My Story As A Parent (pt.2)

Ellen Kameya

I was born and raised in Hawaii.  I was raised to believe that I was but ONE member of our huge extended family.  Everything I did (negative or positive) reflected on my entire extended family.

I attended Japanese language school and Christian Sunday school, which solidified values I was taught at home.  Life felt in sync in all areas of my life.

I had always dreamt of a comfortable life by following the values I had been taught.  Everything was great until my daughter Valerie came out to us in August 1988.  Our life was in shambles.  We needed to rebuild our family life.

When I talked to my Asian doctor about homosexuality, he said ”It’s a sin.  Your daughter is very selfish to cause you such pain.”

We were referred to the LA PFLAG by the counselor at the LA Gay and Lesbian Center in Hollywood. There I met parents and gays and lesbians who shared their stories.  I understood and became an activist in educating the public, targeting the Asian Pacific Islander community.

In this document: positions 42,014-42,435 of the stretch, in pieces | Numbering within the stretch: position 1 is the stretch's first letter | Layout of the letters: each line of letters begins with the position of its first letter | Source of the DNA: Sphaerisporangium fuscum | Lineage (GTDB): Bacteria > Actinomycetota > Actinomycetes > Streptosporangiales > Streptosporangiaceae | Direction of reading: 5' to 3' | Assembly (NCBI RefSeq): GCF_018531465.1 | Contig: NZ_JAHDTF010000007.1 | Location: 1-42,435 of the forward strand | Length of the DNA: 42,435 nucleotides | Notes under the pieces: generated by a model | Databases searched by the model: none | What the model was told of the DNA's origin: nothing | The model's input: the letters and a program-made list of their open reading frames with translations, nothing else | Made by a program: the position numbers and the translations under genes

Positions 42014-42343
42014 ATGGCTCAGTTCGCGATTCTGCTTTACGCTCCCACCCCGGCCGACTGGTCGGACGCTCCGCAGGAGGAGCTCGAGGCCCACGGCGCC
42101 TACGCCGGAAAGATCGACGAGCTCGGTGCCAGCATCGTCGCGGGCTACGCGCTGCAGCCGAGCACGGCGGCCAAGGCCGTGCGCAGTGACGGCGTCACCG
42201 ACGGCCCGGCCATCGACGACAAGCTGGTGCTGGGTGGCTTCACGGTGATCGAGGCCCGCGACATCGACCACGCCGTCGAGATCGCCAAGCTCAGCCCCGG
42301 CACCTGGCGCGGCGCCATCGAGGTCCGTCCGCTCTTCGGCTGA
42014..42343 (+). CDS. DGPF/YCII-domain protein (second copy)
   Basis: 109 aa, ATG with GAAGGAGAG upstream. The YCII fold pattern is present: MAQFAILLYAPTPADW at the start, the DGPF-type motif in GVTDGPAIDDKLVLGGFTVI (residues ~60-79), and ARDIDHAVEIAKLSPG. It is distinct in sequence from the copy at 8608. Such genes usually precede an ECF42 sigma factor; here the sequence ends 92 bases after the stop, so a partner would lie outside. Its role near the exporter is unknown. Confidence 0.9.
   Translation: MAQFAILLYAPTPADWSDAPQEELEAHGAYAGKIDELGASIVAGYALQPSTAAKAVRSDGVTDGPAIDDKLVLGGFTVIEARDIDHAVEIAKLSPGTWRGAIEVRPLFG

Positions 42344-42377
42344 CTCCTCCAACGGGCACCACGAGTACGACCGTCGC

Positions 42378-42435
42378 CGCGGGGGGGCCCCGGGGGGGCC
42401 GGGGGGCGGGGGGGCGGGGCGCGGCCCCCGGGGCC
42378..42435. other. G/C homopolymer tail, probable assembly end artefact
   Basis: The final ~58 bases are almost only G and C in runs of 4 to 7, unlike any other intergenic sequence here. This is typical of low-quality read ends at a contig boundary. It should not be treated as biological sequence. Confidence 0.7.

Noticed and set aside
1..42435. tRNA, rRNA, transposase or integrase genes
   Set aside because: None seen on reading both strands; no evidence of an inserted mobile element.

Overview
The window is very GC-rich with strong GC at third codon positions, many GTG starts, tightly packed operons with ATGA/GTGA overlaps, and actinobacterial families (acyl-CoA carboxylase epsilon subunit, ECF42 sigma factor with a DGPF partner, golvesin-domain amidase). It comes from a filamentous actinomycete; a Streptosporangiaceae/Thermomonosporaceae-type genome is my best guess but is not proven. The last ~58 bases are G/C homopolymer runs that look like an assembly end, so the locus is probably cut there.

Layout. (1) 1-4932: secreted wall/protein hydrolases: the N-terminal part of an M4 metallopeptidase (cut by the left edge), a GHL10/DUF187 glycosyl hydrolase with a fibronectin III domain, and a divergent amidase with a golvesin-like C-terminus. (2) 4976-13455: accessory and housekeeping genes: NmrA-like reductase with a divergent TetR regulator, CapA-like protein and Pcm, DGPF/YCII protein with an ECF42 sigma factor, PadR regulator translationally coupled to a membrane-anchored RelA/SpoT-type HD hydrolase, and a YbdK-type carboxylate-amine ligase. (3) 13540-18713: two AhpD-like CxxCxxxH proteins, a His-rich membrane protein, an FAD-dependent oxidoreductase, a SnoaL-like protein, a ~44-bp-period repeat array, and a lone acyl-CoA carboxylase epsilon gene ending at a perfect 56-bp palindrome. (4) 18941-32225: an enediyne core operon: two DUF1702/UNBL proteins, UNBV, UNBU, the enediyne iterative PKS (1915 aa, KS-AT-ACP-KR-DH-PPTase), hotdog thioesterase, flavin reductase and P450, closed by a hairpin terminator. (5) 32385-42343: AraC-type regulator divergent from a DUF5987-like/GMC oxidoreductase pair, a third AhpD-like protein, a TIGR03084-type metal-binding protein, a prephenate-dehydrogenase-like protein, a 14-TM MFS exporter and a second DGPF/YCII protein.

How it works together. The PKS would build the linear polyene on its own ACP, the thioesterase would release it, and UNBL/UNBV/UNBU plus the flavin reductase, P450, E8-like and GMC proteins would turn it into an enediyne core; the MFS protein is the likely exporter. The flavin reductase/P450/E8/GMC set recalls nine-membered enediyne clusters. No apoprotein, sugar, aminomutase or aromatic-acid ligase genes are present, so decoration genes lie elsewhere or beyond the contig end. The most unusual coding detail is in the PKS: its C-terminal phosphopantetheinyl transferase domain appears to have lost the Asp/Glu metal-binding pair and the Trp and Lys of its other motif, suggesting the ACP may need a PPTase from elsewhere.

It was difficult in opening my mind to new ideas, but I did so and now came to new conclusions. As a parent, I learned that my fears were unfounded; there were straight allies with NO gay kids, my kid’s generation has a different understanding of LGBTs, so the problems we encounter are nil.

It was difficult overcoming the irrational fears of how our family life would change with a gay member.  It was difficult to figure out how to come out to family, extended family, Asian friends and co-workers, and the community.

People now say “Your are so brave to do what you do, going in public on such a controversial issue!”

I say, “You would do the same if it was your child.  It’s about love.”

The best thing about coming out as a parent of a gay child is the freedom to live an authentic life and not a double life.  Family and extended family can embrace me and my gay daughter and become part of the progressive movement.

Straight allies now march in the 3 parades each year:  Christopher West, Long Beach and the Lunar New Year.  Therefore, we currently march proudly with our Asian Pacific Islander GLBTs every year.

After over 20 years of advocacy, we have seen positive moves that make things better for young people. As gay people and their parents come out and demand equality, minds will be changed and legislation will follow.

Categories: Parents

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